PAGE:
Daily expenses and cost of living is a commonplace concern throughout our working lives, but many unsuspecting expat pensioners shrug this off once they reach retirement.
The truth of the matter is that the cost of living can actually escalate during retirement, especially if you are converting a pension in pounds to a local currency, and it’s not unusual for many former professionals to find that putting their feet up is a costly exercise. So, to help expats make their overseas retirement more affordable, here are some proven pointers.
Because two out of every five British professionals have no pension plan in place, retirement often proves uncomfortable and pipedreams of living abroad are usually dashed. State pensions pay approximately £300pw, which equates to an average £7000 shortfall in the cost of an overseas retirement.
So, a good starting point would be optimising your savings plans, ensuring you’re making the most of your money’s performance and getting a pension in place. The longer you wait, the less you’ll see in retirement fund returns, so be proactive and prioritise researching your options.
Getting the best value for money is also paramount, so choosing the right financial advisor as well as the right pension plan provider can save a pretty penny in fees alone.
Multi-currency accounts such as Qualifying Recognised Overseas Pension Schemes or QROPS are a popular, tax-friendly choice amongst the international expat community, but there’s an array of overseas pensions to choose from, so take the time to carefully consider all the options open to you.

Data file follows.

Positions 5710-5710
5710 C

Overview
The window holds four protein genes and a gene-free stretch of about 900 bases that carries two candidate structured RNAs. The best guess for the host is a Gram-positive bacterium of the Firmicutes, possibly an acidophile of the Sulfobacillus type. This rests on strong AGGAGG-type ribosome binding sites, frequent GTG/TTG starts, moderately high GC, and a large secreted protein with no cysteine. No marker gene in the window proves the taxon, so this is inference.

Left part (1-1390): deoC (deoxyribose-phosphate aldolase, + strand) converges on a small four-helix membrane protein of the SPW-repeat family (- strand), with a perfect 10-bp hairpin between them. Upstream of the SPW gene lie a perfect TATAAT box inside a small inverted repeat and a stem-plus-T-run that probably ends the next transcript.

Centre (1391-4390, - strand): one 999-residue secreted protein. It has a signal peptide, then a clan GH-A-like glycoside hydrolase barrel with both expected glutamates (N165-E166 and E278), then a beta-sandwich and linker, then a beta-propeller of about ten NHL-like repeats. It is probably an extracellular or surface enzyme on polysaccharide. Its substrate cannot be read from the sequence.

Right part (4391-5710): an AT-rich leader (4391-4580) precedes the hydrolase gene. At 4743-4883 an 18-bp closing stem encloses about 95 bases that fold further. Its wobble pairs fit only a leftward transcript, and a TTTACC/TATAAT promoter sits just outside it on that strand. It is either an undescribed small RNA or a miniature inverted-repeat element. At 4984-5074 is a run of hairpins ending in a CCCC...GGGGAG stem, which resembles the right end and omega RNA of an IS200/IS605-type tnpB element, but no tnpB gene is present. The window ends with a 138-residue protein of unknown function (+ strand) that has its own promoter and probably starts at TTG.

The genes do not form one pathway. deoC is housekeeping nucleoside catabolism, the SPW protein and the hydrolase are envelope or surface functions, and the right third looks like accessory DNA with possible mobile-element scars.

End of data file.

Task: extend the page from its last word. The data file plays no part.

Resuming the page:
Those nearing retirement might already have a neglected pension plan in their name. These are sometimes set up by previous employers, but just three in five Brits keep track, so do what you can to avoid this commonplace pitfall and keep a close eye on the most appropriate pension schemes.
Another important thing to remember is to never take anything for granted and never keep your eggs in one basket. Investment property is a perfectly illustrative example of how a formerly reliable form of investment is getting weaker every year.
Anyone planning on using the value of a forthcoming inheritance to pay for their retirement should carefully reconsider their options. Because inflation and fluctuating interest rates can ravage any retirement fund, minimise your disappointment now by injecting a little diversity into your assets.
Finally, don’t be afraid to accept freebies such as pension contributions from the government or employers, who will sometimes boost your annual pension payment by as much as a fifth with either obligatory or voluntary contributions; again, try to remember that these too are subject to change.
By Anthony Standring
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